Oceaneering International’s Marine Services Division in Chesapeake, VA won a $14 million firm-fixed-price contract to extend the service life of 3 landing hovercraft. Oceaneering is performing the work under the Landing Craft, Air Cushion (LCAC) Service Life Extension Program (SLEP), which extends the expected service life of the LCAC by 50%, from 20 years to 30 years. The scope of this contract includes repair and upgrade of the buoyancy box, gas turbine engine replacement, installation of a new skirt, installation of an integrated C4N equipment package, craft alterations, and repair work. This contract includes options which, if exercised, would bring its cumulative value to $38.9 million.
LCACs are high-speed, fully amphibious hovercraft capable of carrying a 60-ton payload (75 tons in overload) over water and land at speeds in excess of 40 knots and a nominal range of up to 200 nautical miles. Carrying equipment, troops, and/or supplies, the LCAC launches from inside the well deck of an amphibious warship, then travels the waves at high speed, runs right through the surf zone near the beach, and stops at a suitable place on land. “LCAC Hovercraft: US Navy’s Champion Schleppers Get SLEPped” (subscriptions) discusses the LCAC hovercraft and the SLEP.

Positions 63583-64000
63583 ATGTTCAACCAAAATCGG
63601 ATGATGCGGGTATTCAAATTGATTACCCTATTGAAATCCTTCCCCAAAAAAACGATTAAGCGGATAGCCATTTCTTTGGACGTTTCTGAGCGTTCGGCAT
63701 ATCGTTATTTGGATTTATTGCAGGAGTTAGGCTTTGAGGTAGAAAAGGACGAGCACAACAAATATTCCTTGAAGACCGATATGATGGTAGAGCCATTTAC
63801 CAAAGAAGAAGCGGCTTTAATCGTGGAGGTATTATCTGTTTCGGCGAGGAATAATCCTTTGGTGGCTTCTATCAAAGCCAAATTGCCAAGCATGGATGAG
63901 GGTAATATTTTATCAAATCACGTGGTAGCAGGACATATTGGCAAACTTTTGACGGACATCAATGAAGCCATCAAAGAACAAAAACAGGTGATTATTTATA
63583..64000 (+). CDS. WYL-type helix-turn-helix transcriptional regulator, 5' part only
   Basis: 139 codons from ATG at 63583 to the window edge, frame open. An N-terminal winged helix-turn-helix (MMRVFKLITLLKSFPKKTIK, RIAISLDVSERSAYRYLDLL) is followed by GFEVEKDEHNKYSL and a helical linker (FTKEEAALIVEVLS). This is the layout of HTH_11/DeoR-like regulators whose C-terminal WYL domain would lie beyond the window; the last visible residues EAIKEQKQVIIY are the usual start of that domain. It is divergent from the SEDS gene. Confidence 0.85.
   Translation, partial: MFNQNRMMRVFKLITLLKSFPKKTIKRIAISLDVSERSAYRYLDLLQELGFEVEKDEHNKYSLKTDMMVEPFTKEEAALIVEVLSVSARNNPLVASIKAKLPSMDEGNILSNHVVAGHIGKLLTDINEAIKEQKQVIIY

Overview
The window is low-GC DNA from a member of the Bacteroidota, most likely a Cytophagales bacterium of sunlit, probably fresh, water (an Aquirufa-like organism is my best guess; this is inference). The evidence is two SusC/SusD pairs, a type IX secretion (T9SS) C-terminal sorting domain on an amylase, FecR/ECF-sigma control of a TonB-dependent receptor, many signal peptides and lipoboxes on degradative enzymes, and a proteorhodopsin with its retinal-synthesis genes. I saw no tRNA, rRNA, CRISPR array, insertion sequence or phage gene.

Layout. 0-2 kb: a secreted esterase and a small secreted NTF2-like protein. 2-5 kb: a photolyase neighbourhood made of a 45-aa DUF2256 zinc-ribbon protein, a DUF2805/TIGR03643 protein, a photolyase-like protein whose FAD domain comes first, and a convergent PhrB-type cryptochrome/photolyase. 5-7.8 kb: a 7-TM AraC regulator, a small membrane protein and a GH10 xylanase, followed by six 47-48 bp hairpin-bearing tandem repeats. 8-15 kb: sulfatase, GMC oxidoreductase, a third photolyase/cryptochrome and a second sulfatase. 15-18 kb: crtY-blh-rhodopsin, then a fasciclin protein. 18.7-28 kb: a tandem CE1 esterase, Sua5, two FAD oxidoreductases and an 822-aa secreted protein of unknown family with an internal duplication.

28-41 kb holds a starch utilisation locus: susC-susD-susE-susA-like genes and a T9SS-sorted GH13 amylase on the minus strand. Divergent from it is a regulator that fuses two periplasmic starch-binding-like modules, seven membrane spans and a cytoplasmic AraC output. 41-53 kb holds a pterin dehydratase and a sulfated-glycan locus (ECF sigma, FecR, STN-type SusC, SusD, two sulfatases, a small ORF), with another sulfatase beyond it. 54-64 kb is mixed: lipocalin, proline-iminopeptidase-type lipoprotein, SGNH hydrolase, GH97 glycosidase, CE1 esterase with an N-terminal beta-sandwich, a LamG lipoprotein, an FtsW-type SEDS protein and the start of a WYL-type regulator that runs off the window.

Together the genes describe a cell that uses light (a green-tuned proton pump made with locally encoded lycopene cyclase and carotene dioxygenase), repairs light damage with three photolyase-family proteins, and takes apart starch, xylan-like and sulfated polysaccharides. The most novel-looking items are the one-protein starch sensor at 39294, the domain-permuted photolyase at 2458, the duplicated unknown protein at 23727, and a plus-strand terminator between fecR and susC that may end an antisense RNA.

Oceaneering will perform the work in Norfolk, VA and expects to complete it by November 2012. This contract was competitively procured via FedBizOpps.com, with four offers received by the Naval Sea Systems Command at the Washington Navy Yard, Washington, DC (N00024-09-C-2240)
United States Marine in Gulfport, MS received a $61.6 million firm-fixed-price contract for detail design and construction of 10 Mark V (90′ MKV) patrol boats for the Kuwaiti Navy under the Foreign Military Sales (FMS) Program. The vessels are designed for coastal patrol and interdiction, and other special operations at sea.
USMI manufactures both 82-foot Mark V Special Operations craft and a Mark V Patrol Boat. The Mark V Special Operations operations craft has a maximum speed of 47 knots and provides accommodations for 5 crew and 16 passengers. The Mark V Patrol Boat has a maximum speed of 45 knots, provides accommodations for 12 (10 crew and 2 officers), and has berthing accommodations, a galley, and mess.
USMI will perform the work in Gulfport, MS and expects to complete it by June 2013. The Naval Sea Systems Command at the Washington Navy Yard, DC manages the contract (N00024-09-C-2252).
DARPA’s Robust Surface Navigation (RSN) program will allow American warfighters to geo-locate and navigate effectively when GPS is unavailable due to hostile action (e.g. jamming) or blockage by structures and foliage. After successfully completed Phase 1, Argon ST in Fairfax, VA received a $6.5 million contract for Phase 2A, with options for Phases 2B and 2C.